28th February 2014
A lot has been made in recent days of the fact that the iconic FTSE-100 index is close to breaking its 14-year high, reached during the technology bubble back in early 2000 writes Edmund Shing.
Will the Footsie break through to a new multi-decade high? How much further can it go if it does? These questions are all well and good, but are not really the right questions to be asking.
Should you even be looking at the benchmark FTSE-100 index at all? The real value creation in the UK stock market has not been in these largest of companies, dominated over time by Banks, Telecoms companies and Oil majors. Instead, investors have been far better served by the mid- and small-cap segments of the UK market, not only over the past 14 years but even further back as well (Figure 2).
Including reinvested dividends over time, the FTSE-100 has given investors a mere 3.7% on average since the end of 1999 (the line in black on the chart – and that’s not counting management fees even in an index fund); compare this to the 6.5% pre-fees from the Small-Cap index (in green) and an impressive 10.2% pre-fees from the Mid-250 index (in red), nearly three times the average return from large-caps!
This was largely achieved through two key biases:
Let us not forget either that smaller companies generally also post higher growth rates in sales and profits too…
Despite this superior performance record for mid- and small-caps, you can’t even make the argument that mid- and small-cap companies are now systematically over-valued with respect to their large-cap counterparts: the estimated Price/Earnings ratio for the FTSE 100 is a little lower than for the Mid 250 index at 12.5x versus 14.6x, but it is not as low as for UK Small Caps, which trade at only 11x estimated end-2014 profits (Figure 3).
The only valuation argument that clearly favours the FTSE-100 over the other two size indices is dividend yield: the Footsie offers a prospective dividend yield of over 4%, while the other two offer 2.5-2.7%.
But then again, I can easily argue that this is just compensation for the lower growth rates on offer – you get more income today from Footsie companies, but over time the earnings and thus dividends should grow faster in smaller companies, so should approach the income from large-caps over time.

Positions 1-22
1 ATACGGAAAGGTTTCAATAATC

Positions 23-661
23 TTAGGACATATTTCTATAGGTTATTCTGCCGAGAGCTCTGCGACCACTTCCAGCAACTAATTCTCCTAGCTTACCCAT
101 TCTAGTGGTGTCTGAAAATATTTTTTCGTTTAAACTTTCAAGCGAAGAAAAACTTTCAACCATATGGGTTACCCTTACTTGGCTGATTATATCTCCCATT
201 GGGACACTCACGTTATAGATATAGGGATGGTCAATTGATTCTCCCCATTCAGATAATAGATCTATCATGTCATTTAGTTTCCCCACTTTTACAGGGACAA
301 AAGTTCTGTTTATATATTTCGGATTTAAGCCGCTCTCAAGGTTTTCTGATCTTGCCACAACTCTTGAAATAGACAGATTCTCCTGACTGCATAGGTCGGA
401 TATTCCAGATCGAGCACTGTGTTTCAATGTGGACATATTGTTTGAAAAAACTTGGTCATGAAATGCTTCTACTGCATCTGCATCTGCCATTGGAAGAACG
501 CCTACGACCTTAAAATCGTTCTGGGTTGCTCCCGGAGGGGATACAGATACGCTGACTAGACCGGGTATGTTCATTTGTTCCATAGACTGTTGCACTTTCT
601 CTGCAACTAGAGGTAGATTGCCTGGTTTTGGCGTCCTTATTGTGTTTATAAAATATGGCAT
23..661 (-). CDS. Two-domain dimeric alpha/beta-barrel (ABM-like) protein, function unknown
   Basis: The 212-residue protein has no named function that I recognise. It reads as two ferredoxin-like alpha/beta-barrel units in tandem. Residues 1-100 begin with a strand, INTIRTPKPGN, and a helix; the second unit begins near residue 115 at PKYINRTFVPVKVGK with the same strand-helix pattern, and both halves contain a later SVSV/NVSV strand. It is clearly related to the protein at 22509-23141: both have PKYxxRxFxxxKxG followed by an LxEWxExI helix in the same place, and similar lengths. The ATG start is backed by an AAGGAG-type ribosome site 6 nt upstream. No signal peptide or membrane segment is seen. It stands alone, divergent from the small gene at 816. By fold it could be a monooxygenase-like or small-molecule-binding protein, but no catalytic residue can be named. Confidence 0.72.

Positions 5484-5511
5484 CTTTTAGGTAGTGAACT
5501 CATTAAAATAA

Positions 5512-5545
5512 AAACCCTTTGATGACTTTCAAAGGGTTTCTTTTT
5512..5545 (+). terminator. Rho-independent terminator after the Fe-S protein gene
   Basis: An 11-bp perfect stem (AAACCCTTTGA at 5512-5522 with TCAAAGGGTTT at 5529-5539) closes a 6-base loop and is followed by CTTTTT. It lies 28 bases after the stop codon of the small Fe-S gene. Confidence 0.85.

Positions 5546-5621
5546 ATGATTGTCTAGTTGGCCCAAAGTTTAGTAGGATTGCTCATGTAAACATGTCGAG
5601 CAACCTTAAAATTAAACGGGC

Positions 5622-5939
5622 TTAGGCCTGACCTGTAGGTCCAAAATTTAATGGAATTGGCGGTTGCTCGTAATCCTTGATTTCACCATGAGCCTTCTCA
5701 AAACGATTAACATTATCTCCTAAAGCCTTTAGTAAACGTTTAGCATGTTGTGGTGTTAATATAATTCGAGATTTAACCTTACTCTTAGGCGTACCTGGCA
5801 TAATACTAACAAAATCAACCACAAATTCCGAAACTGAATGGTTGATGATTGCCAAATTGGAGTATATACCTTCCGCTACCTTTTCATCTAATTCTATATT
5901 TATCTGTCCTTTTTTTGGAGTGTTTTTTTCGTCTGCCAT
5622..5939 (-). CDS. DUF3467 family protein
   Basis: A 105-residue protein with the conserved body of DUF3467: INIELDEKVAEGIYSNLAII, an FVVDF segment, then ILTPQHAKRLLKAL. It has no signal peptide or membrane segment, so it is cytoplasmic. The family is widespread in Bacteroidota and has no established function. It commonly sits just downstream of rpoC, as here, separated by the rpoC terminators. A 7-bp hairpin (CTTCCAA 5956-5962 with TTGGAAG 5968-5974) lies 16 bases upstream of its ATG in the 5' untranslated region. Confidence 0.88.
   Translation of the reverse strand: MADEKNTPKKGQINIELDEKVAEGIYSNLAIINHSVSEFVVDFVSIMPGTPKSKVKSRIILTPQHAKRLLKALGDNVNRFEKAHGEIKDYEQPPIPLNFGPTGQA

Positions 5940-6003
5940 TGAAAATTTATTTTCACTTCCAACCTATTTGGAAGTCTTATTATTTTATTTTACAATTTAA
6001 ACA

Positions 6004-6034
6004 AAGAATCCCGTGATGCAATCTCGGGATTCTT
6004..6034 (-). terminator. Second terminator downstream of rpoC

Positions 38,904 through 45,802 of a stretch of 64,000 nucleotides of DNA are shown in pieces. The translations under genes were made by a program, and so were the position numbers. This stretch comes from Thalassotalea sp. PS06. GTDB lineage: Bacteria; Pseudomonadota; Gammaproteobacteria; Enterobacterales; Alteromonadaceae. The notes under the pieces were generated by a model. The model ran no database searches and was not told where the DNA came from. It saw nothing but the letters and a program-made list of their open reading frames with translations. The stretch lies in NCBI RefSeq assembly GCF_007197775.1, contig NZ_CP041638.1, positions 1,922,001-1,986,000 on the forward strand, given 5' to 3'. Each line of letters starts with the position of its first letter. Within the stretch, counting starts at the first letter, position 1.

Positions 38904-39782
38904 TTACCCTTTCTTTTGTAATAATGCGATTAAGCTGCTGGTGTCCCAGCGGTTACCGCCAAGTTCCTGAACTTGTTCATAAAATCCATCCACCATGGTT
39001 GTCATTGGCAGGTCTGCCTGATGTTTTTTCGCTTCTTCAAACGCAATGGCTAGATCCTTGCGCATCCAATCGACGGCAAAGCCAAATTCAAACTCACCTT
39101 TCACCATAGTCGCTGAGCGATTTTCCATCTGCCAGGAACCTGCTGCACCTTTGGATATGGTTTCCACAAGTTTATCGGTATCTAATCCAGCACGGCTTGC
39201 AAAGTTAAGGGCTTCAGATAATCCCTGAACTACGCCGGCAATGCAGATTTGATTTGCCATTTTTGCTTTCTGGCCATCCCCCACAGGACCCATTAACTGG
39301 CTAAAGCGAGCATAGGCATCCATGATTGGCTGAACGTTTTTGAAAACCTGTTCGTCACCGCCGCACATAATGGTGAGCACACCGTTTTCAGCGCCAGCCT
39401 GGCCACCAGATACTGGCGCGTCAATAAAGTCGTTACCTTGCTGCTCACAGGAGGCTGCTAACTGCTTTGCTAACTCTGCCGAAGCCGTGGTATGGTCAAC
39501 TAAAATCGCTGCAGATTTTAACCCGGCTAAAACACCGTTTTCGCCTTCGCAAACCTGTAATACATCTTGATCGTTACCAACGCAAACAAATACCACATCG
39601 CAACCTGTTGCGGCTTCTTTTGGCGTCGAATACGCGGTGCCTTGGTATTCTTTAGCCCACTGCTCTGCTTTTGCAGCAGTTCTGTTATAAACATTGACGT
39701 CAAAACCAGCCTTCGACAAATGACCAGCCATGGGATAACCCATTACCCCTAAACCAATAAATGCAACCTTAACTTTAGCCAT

Another way that you could have outperformed an investment in the FTSE 100 was in embracing our European neighbours, i.e. by investing in companies based in Continental Europe. The FTSE Europe ex UK index in sterling today stands some 23% higher than its end-1999 level (in red in Figure 4), in sharp contrast the the FTSE 100 which remains some 2% below its end-1999 level, a difference not far from 2% per year on average…
Why might you want to invest in Europe while the consequences of the Eurozone sovereign crisis are still being felt? Well, because even the peripheral Euro economies like Spain, Italy and Ireland are actually starting to recover well. The bond market, for one, is certainly giving the thumbs up to the economic restructuring efforts being made in these countries, with the Spanish government now able to borrow money for 5 years at a lower interest rate than ever before (Figure 5), a mere 2% per year.
That way, you can invest in one of the world’s export powerhouses in the form of Germany, and also buy into the recovery in the peripheral Euro economies as well… Valuations for Europe ex UK are comparable to the FTSE 100’s ratios, so there is not much to choose between them on this basis.
Personally, I believe that international investors have continued to shun the Eurozone for many a year now as a result of the Euro sovereign crisis (which reached a peak back in 2011-2012), despite the varied austerity efforts of Euro governments and the sharp fall in interest rates in the region (Spanish 5-year bond yields, now under 2%, were as high as 6.3% in mid-2012!). There is thus still a value and recovery play to invest in here…
There is a myriad of different ETFs and investment trusts that you can use to get exposure to UK mid- and small-cap stocks, some of my preferred funds are:
There you go, a good selection of exchange-traded funds and investment trusts that have historically beaten the FTSE 100 index hands down. Of course, historic share price performance is not necessarily a good guide to future performance!